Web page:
FBI JETS: Holder, Mueller, Mukasey used FBI’s Gulfstream jets for business, personal travel even though Congress approved them for counterterrorism. FBI director and attorney general — in two administrations — used more expensive government jets to take personal and business trips, rather than flying on smaller or slower aircraft that could have saved the taxpayer money. Two corporate-style jets that the FBI persuaded Congress to lease for fighting global terrorism have instead been used the majority of the time to ferry Attorney General Eric Holder, his predecessor in the Bush administration and FBI Director Robert Mueller on business and personal trips at an expense of millions of dollars to taxpayers, an investigation has found. The bureau’s state-the-art, sleek Gulfstream V jets logged 60 percent of their hours between 2007 and 2011 on “non-mission flights” that cost taxpayers $11.4 million, according to an investigation by the Government Accountability Office. 88 personal trips for Holder and former Republican Attorney General Michael Mukasey, who stepped down in 2009, and 10 for Mueller, the review found. Taxpayers were reimbursed only pennies on the dollar for those personal trips under the current rules, the audit found. On at least one occasion a trip by Holder in 2011 left the FBI without access to a Gulfstream during a counterterrorism operation, forcing agents to scramble to charter a private plane, according to documents reviewed by the Washington Guardian. For many years, the White House has required attorney generals to use government aircraft for all business and personal travel for security reasons. And in 2011, Mueller was added to the list of officials who was required to fly on government planes fulltime. The FBI, however, had a smaller Citation jet,.
Those are much cheaper to operate. But since 2007, those smaller aircraft were used only about a third of the time for Mueller, Holder and Mukasey, as the bureau opted for the larger, more luxurious Gulfstream, adding the trips complied with the White House rules and simply made use of idle time when the aircraft weren’t needed for terrorism work. First priority for all FBI aircraft,” the bureau said Wednesday night in a joint statement with the Justice Department. “As the GAO confirmed, the Department of Justice always adheres to these priorities in scheduling use of its aircraft. bureau security experts believe the Gulfstream’s special, encrypted communication systems are also important for ensuring traveling officials have secure communication, — the travel of the top executives only accounted for about a third of the jets’ travel, the letter argued, while investigative work accounted for about 60 percent of the flights. The GAO, however, used the percentage of total hours to reflect the amount of time the corporate jets weren’t available for counterterrorism work if needed. The jets are housed in a secret Washington area location, and were needed to whisk FBI counterterrorism agents on a moment’s notice to global hotspots for investigations, transporting terrorists, dispatching equipment and returning evidence to Washington for testing.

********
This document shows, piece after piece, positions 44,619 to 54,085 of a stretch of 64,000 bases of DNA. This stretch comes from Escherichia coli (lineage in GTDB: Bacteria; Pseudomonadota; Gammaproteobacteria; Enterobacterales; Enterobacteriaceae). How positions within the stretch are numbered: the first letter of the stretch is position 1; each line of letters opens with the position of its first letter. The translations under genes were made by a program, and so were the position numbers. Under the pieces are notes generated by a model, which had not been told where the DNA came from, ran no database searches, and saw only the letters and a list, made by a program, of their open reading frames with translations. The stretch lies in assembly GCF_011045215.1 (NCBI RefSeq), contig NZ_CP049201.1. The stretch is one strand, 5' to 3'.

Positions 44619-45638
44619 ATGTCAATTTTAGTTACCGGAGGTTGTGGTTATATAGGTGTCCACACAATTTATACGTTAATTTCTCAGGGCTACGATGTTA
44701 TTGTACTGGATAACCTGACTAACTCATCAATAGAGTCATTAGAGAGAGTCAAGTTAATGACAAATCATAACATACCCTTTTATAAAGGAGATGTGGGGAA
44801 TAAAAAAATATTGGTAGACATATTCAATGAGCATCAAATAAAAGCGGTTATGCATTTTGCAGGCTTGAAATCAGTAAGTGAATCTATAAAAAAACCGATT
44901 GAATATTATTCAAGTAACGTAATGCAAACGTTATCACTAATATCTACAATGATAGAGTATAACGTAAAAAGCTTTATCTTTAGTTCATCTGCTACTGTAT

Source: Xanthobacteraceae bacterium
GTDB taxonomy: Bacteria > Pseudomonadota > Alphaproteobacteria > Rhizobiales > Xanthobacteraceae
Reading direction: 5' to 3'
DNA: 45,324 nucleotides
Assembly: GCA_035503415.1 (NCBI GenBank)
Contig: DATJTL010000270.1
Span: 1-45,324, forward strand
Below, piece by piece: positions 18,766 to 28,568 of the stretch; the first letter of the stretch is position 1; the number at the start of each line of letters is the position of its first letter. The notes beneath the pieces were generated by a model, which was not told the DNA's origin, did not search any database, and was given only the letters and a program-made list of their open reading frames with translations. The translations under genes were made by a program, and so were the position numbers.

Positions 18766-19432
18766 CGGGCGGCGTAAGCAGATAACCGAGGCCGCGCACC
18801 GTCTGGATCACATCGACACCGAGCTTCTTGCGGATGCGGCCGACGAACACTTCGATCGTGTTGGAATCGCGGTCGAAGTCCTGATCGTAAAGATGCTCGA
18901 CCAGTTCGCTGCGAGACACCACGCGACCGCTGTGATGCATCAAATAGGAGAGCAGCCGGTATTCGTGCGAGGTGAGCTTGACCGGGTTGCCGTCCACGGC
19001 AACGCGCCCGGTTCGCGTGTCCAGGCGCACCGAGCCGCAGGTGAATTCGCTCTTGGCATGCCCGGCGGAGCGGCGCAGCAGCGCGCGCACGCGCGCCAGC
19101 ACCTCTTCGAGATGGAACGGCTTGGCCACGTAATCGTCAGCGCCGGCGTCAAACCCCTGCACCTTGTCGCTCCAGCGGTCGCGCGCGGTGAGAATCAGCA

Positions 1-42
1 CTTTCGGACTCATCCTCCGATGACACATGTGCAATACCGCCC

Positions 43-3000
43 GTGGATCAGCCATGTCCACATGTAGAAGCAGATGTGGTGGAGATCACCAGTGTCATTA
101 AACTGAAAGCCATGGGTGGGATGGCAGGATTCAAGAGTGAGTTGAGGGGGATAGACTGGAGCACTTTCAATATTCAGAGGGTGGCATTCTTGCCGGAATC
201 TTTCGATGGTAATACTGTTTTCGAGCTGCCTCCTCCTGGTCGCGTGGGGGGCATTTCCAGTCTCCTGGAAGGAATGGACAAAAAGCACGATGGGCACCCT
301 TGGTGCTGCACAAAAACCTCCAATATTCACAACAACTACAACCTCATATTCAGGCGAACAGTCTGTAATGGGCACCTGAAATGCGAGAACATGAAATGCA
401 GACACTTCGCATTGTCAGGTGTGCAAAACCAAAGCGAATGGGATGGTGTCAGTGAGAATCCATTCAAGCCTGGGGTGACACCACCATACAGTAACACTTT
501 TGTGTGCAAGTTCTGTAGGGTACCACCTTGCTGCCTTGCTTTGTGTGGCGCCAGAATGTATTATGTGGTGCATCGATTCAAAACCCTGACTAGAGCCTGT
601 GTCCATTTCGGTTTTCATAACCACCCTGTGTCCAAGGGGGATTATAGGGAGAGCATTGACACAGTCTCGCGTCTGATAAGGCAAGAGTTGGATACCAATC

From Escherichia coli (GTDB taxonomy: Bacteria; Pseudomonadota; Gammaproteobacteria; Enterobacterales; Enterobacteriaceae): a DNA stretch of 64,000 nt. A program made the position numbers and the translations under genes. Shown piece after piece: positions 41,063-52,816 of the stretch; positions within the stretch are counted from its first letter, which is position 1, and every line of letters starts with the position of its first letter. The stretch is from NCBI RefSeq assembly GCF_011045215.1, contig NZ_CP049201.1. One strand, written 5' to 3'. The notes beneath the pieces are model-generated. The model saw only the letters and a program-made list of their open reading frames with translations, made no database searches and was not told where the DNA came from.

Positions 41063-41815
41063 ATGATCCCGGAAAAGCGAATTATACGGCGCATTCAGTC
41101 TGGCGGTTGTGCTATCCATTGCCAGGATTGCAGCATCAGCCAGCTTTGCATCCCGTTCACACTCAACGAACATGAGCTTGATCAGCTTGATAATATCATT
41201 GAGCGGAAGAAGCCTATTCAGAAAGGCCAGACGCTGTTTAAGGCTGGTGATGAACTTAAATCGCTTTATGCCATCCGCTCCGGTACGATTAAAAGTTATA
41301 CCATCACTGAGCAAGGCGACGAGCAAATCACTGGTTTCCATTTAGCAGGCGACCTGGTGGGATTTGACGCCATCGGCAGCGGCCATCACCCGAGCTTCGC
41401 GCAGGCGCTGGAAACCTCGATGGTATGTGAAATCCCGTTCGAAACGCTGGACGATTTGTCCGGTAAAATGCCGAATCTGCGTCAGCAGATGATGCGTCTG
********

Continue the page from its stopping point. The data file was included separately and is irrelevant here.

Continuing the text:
the GAO review found the jets were used only used about 40 percent of the time for counterterrorism since 2007, with their primary function becoming executive travel. “From fiscal years 2007 through 2011, 60 percent (2,206 of 3,657) of all flight hours for the FBI’s two Gulfstream V aircraft were associated with non-mission flights to transport the Attorneys General, FBI Director, and other DOJ executives,” the GAO found. The smaller aircraft were used only about a third of the time for the executive travel.
The GAO report follows other recent controversies in which top government and political leaders have created perks or conveniences for themselves that are unavailable for average Americans and cost taxpayers money. Over the last few years, lawmakers who have used military aircraft for travel or White House officials who used government cars as limousine service have stirred their own controversies.
When Holder, Mueller or Mukasey took personal trips, they reimbursed taxpayers at a rate equivalent to coach air fare on commercial flights, but that amount hardly covers the true cost of the flights. In fact, the 88 trips by Holder and Mukasey for personal reasons cost about $1.6 million, yet the taxpayers were reimbursed only $46,982, or about 2.9 percent of the actual tab.
The report cited one specific example by Holder, who took a personal trip in November 2010 using the FBI’s Gulfstream V. The flight “had an estimated flight cost of $15,894, but the reimbursement at the equivalent commercial fare was $420.80,” the report noted. Mueller used the aircraft far less often for personal trips, making just 10 trips and reimbursing the government a total of $4,556.
The FBI jets are kept at a secret location outside Washington and must be flown each time to Reagan National Airport to pick up Mueller and Holder. The cost of those brief transitional flights was $1.5 million between 2007 and 2011 — roughly 10 percent of the total cost of all their flights.
Source—washington gurardian, john solomon


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